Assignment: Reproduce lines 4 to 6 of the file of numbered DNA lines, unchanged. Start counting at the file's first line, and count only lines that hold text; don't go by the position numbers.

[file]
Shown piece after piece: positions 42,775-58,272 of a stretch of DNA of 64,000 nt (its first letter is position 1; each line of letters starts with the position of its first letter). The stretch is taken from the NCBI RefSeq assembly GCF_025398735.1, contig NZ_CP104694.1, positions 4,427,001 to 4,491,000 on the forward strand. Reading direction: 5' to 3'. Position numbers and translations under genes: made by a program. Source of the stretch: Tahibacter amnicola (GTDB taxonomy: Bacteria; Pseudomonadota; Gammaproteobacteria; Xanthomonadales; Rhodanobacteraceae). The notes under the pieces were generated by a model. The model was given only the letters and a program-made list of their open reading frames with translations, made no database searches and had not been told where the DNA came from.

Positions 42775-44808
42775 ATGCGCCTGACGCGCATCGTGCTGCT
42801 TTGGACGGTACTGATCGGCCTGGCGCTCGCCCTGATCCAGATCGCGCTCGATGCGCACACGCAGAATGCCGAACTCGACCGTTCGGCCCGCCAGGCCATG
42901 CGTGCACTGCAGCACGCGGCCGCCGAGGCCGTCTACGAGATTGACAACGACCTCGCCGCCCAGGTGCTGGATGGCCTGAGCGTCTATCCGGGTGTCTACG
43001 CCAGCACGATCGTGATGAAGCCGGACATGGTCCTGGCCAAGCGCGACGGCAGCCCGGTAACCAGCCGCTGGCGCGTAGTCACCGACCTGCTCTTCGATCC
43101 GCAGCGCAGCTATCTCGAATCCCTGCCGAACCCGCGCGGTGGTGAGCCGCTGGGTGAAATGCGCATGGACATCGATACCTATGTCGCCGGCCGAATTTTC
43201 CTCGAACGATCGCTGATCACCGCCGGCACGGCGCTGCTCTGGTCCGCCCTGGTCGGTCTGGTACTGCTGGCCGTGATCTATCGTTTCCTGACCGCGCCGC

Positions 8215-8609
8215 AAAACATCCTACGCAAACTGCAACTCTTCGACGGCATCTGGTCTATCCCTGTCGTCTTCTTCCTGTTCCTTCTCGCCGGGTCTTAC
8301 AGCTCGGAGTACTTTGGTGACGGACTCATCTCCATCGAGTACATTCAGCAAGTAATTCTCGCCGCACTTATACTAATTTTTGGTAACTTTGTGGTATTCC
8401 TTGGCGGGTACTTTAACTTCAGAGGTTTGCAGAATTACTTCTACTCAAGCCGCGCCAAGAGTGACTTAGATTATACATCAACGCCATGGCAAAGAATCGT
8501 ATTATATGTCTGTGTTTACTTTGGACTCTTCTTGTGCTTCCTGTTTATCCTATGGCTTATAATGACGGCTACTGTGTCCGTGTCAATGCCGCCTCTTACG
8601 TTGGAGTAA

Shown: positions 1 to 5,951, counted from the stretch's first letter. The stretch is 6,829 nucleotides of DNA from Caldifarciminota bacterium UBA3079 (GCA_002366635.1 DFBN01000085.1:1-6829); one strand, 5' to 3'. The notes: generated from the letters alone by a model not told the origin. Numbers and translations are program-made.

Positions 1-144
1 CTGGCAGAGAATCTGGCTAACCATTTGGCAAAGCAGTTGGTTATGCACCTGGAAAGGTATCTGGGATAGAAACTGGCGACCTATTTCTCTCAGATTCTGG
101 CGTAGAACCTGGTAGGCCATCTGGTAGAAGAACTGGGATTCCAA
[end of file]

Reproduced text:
42801 TTGGACGGTACTGATCGGCCTGGCGCTCGCCCTGATCCAGATCGCGCTCGATGCGCACACGCAGAATGCCGAACTCGACCGTTCGGCCCGCCAGGCCATG
42901 CGTGCACTGCAGCACGCGGCCGCCGAGGCCGTCTACGAGATTGACAACGACCTCGCCGCCCAGGTGCTGGATGGCCTGAGCGTCTATCCGGGTGTCTACG
43001 CCAGCACGATCGTGATGAAGCCGGACATGGTCCTGGCCAAGCGCGACGGCAGCCCGGTAACCAGCCGCTGGCGCGTAGTCACCGACCTGCTCTTCGATCC